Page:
Barber, Berber, Barbour?

Jesse Barber, middle of the back row.

One of the better, but more unknown players in Negro League history was Jesse Barber. He was a fine outfielder who spent time playing, as was usual for a lot of Negro Leaguers, a lot of positions. Considering how much time I’m taking looking at various aspects of the Detroit Stars, it shouldn’t surprise you that he wandered through Detroit.

Jesse Bernard Barber was born in 1888 in Charlottesville, Virginia. Before starting this post I looked at The Baseball Bloggess blog. She has a Virginia-born project there that is worth reading over. It tracks players, both white and black, who were born in Virginia. Had she done Barber, there would have been no need for this post, but she hadn’t. It’s still worth it to go check her out.

By 1909 he was playing ball in Philadelphia. He started as a shortstop with foot speed and a decent glove for the era. He got the attention of the Chicago American Giants, who lured him away from Philly. He played a little at short, a little all over the infield, and finally settled in the outfield. As the Giants lead off hitter he set the table for such Negro League stalwarts as John Henry Lloyd (who replaced him at short) and Pete Hill. He remained with the American Giants through 1919, then moved on the Bacharach Giants (Atlantic City), Hilldale (Philadelphia), and the Stars before finally finishing up in 1925 back with the Philadelphia Giants.

The career was basically successful, but beginning in the late 19-teens he developed a “fondness for the bottle.” As one writer put it “he lost his batting eye” to drink. It plagued him throughout the latter part of his career and is partially responsible for his frequent movement in his later career. As with the post on Frank Wickware, I’ll point out that drinking was a significant problem for both Negro League and Major League players in the period.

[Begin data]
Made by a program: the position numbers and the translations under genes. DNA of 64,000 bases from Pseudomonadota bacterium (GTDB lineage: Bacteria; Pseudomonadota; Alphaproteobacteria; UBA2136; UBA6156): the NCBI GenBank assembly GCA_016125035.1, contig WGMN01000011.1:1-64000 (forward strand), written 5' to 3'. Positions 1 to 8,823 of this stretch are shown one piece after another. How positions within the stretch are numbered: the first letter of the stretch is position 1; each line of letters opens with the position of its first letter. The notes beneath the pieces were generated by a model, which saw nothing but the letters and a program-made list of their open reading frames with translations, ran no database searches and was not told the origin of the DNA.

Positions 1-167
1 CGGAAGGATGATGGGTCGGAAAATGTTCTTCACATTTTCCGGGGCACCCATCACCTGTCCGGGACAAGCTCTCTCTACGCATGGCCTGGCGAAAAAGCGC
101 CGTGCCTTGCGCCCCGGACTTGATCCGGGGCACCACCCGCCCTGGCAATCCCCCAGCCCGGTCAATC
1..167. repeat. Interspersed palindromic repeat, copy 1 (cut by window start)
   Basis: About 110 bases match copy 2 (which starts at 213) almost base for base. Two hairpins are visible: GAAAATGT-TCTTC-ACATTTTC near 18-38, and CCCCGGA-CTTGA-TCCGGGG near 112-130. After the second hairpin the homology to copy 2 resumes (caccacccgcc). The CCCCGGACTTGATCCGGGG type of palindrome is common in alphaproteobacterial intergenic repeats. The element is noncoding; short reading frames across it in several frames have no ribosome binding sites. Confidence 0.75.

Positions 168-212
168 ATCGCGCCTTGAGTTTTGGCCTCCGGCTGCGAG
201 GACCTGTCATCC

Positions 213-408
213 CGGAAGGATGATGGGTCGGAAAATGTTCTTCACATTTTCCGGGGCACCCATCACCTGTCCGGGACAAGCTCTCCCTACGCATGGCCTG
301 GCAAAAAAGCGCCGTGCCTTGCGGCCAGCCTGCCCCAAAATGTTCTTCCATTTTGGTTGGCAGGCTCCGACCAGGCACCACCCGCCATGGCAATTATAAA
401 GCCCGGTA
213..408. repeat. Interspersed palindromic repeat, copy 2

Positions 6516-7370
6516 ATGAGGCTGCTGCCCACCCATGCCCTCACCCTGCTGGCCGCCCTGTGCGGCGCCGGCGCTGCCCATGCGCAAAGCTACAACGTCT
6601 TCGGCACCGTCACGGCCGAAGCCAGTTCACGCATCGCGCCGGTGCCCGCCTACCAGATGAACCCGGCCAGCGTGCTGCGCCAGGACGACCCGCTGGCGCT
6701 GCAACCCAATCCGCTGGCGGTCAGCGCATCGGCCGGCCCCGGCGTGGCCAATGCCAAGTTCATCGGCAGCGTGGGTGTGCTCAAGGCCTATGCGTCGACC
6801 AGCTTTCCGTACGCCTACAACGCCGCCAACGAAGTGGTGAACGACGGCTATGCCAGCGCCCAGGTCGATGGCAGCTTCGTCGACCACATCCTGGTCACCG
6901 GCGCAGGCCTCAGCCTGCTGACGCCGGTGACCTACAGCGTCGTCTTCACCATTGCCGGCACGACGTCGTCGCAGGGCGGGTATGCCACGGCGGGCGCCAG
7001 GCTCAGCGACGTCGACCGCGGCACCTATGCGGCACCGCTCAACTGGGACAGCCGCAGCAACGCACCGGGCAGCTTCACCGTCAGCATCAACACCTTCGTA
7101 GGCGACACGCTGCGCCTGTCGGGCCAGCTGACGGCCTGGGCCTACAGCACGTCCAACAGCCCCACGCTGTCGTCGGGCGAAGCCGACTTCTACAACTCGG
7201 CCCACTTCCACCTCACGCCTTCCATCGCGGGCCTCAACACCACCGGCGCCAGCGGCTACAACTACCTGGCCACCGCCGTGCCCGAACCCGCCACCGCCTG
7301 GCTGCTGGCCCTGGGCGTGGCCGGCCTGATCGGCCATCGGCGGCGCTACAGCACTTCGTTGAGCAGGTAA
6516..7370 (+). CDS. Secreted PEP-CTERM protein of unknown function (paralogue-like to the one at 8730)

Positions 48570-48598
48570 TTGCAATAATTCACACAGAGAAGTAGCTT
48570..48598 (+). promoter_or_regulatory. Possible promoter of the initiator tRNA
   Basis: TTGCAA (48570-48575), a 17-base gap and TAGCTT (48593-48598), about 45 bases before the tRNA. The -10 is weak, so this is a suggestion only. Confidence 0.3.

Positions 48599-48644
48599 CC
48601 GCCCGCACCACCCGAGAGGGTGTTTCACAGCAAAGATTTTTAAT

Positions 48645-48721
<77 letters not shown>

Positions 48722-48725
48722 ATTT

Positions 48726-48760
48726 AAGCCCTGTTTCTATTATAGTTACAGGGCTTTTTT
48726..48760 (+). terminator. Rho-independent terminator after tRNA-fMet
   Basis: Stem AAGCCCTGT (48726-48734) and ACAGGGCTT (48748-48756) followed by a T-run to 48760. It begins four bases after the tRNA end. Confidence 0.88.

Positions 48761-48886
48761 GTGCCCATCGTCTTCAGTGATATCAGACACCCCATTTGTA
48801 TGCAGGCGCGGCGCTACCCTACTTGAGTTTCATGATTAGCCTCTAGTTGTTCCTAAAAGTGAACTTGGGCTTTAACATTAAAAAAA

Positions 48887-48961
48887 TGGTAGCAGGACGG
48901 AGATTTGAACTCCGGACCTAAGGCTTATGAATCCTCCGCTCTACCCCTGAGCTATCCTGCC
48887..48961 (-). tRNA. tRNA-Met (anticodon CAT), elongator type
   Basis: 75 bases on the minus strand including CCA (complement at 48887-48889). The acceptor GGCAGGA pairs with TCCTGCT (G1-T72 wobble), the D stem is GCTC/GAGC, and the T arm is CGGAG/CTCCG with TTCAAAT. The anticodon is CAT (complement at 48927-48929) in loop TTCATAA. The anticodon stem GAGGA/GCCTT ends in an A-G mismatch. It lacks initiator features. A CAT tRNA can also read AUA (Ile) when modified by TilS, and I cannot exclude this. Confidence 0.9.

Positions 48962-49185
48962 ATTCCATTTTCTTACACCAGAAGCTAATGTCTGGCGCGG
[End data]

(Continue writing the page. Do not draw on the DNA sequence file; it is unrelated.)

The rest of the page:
Again, you have to ask “how good was he?” And again the answer is incomplete. Seamheads lists his triple slash line as .296/.349/.387/.735 over 549 documented games. He has 683 hits, 143 for extra bases (11 home runs), and 239 RBIs with 57 stolen bases. All that gets him 6.8 WAR (and again remember that WAR is calculated over only 549 games).

“So,” you ask, “what’s with the title to this little rambling?” Well, it has to do with the frequent disagreement with how he spelled his last name. Newspapers of the era tend to drift between “Barber” and “Barbour” seemingly at will. One census form gives it as “Berber.” Considering we have no idea how Barber/Barbour pronounced it, have no idea how literate the census taker was, how much he was paying attention, it’s not a bad garble of the name. But it still doesn’t solve the problem. But we do have his World War I draft card.

Barber’s World War I draft card from Ancestry

There it is written “Barber.” Solves the problem, right? Well, not exactly. He later signed up for the draft in World War II:

Barbour’s draft card for World War II (same source)

And whattaya know, he spells it “Barbour” here. Maybe he didn’t know which was right and started with Barber, then changed to Barbour when he kept seeing it in the papers. I don’t know, but it makes for an interesting sidelight into his life. It’s, in fact, this sort of thing that helps make the study of the Negro Leagues fascinating.